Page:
It was only a matter of time, but
Google's Eric Schmidt has finally stepped down from his position on
Apple's Board of Directors. Apple CEO Steve Jobs released
a statement on Apple's press site describing the matter:
Eric has been
an excellent Board member for Apple, investing his valuable time,
talent, passion and wisdom to help make Apple successful.
Unfortunately, as Google enters more of Apple’s core businesses,
with Android and now Chrome OS, Eric’s effectiveness as an Apple
Board member will be significantly diminished, since he will have to
recuse himself from even larger portions of our meetings due to
potential conflicts of interest. Therefore, we have mutually decided
that now is the right time for Eric to resign his position on Apple’s
Although Steve Jobs cites conflicts of
interest between Google's Android operating system used in
smartphones and Google's
upcoming Chrome OS which will be used in netbooks, there have
been other sources of friction between the two companies. Most
recently, Apple rejected
Apple's Google Voice application from appearing in the iTunes App
Store and axed unofficial Google Voice applications as well. Many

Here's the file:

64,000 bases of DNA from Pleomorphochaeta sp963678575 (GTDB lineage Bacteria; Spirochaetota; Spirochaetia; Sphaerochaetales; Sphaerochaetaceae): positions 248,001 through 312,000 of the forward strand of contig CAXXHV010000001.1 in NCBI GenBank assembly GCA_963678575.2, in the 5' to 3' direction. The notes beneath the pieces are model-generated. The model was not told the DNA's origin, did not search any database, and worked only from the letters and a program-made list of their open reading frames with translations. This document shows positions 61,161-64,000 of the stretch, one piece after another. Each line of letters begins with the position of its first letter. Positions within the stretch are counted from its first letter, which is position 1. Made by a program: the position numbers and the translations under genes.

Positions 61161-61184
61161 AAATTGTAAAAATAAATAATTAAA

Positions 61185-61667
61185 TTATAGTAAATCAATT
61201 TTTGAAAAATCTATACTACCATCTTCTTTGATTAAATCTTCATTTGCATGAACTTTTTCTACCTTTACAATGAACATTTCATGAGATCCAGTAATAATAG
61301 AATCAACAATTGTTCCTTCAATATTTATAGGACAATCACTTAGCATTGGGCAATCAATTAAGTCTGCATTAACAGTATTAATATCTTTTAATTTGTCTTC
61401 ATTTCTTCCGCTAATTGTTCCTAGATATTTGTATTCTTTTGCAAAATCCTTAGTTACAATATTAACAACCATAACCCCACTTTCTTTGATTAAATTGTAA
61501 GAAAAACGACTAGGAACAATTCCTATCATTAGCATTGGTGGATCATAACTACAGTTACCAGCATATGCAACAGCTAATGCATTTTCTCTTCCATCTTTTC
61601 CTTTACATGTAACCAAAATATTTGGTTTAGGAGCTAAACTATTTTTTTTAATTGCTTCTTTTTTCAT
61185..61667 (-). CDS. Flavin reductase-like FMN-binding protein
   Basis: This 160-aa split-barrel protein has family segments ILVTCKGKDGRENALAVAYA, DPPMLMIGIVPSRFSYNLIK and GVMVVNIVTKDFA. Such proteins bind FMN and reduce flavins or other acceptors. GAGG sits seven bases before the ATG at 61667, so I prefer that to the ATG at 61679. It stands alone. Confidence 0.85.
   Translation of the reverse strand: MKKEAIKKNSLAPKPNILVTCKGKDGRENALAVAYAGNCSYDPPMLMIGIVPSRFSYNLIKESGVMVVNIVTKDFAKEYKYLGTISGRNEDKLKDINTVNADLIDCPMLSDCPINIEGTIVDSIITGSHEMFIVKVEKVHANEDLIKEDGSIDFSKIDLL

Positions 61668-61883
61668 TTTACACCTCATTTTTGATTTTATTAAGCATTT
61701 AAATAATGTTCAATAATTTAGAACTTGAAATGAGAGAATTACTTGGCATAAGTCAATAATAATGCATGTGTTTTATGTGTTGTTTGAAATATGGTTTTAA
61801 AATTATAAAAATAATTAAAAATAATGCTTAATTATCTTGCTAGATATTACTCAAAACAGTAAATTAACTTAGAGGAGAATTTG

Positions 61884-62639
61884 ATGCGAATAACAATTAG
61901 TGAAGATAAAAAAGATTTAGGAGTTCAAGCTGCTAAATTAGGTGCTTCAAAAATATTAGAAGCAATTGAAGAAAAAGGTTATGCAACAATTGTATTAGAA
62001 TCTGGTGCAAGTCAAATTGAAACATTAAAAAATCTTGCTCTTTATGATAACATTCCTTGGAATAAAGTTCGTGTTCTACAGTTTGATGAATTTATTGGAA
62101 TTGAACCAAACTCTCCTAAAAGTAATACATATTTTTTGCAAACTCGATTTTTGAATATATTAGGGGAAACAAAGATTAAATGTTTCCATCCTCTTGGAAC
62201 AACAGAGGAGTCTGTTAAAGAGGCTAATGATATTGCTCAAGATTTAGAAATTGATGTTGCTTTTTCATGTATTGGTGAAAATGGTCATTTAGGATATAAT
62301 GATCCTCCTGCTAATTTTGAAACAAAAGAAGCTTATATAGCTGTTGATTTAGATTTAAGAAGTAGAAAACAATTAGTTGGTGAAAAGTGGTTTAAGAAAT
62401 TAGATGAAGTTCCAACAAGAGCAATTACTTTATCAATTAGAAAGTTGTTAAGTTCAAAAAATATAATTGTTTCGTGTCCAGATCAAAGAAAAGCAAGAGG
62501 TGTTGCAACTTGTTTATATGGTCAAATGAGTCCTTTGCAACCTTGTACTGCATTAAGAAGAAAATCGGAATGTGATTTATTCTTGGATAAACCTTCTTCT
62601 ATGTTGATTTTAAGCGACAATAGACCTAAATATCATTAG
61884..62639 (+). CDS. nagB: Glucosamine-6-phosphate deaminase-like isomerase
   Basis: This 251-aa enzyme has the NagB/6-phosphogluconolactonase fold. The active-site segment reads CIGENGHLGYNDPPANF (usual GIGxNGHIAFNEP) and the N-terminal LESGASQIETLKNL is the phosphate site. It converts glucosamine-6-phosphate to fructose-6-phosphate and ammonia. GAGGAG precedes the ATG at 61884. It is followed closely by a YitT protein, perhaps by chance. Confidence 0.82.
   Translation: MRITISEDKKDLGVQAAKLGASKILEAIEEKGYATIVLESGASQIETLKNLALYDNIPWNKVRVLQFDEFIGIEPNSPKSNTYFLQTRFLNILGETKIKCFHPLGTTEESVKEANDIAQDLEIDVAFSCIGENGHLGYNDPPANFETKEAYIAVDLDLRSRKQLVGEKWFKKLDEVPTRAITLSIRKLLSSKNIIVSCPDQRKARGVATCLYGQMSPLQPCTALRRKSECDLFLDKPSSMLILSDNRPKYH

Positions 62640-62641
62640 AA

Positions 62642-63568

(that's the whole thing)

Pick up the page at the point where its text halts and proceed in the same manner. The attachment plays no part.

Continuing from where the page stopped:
pointed fingers at a brewing conspiracy between Apple and AT&T
seeing as how an official Google Voice application is available on
Blackberry smartphones which use the AT&T wireless network.
The Google Voice rejection sparked the
to send letters to Apple, AT&T, and Google requesting more
information on App Store rejections and AT&T's involvement in
Apple's decision making process.
Earlier this year, it was reported that
was investigating Schmidt for his role on Apple's board for a
possible improper relationship. At the time, Schmidt felt that the
relationship was harmless, stating, "If there are issues on
competitiveness, I recuse myself. From my perspective I don't
think Google sees Apple as a primary competitor."
quote: Eric Schmidt Bolts...
quote: There were no conflicts of interest since Apple and Google were in partnership before.
quote: Earlier this year, it was reported that the FCC was investigating Schmidt for his role on Apple's board for a possible improper relationship